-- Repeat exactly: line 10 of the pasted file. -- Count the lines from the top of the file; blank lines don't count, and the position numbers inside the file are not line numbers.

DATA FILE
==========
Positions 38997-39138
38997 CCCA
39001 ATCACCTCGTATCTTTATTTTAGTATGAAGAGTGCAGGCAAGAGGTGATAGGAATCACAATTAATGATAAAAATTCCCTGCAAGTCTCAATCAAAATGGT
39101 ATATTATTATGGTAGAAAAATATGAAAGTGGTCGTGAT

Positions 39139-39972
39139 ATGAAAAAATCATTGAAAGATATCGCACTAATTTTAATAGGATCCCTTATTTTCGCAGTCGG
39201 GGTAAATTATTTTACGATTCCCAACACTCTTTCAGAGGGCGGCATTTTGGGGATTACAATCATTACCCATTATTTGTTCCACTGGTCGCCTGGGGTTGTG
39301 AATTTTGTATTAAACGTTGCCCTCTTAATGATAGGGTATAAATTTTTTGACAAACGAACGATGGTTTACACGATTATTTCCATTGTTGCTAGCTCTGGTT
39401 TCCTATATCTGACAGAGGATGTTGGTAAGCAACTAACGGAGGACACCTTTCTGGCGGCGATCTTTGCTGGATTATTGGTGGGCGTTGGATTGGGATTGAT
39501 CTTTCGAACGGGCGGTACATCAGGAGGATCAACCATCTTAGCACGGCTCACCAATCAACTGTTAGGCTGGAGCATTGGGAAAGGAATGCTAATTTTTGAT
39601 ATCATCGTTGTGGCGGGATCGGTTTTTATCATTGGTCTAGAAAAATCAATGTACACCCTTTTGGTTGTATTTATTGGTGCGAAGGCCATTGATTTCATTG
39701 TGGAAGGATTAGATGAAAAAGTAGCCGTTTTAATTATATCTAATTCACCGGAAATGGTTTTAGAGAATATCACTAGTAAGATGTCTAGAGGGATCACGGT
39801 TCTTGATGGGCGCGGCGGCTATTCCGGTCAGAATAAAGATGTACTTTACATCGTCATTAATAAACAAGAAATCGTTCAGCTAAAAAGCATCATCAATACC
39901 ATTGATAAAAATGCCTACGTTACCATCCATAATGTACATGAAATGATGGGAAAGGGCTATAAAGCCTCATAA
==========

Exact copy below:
39501 CTTTCGAACGGGCGGTACATCAGGAGGATCAACCATCTTAGCACGGCTCACCAATCAACTGTTAGGCTGGAGCATTGGGAAAGGAATGCTAATTTTTGAT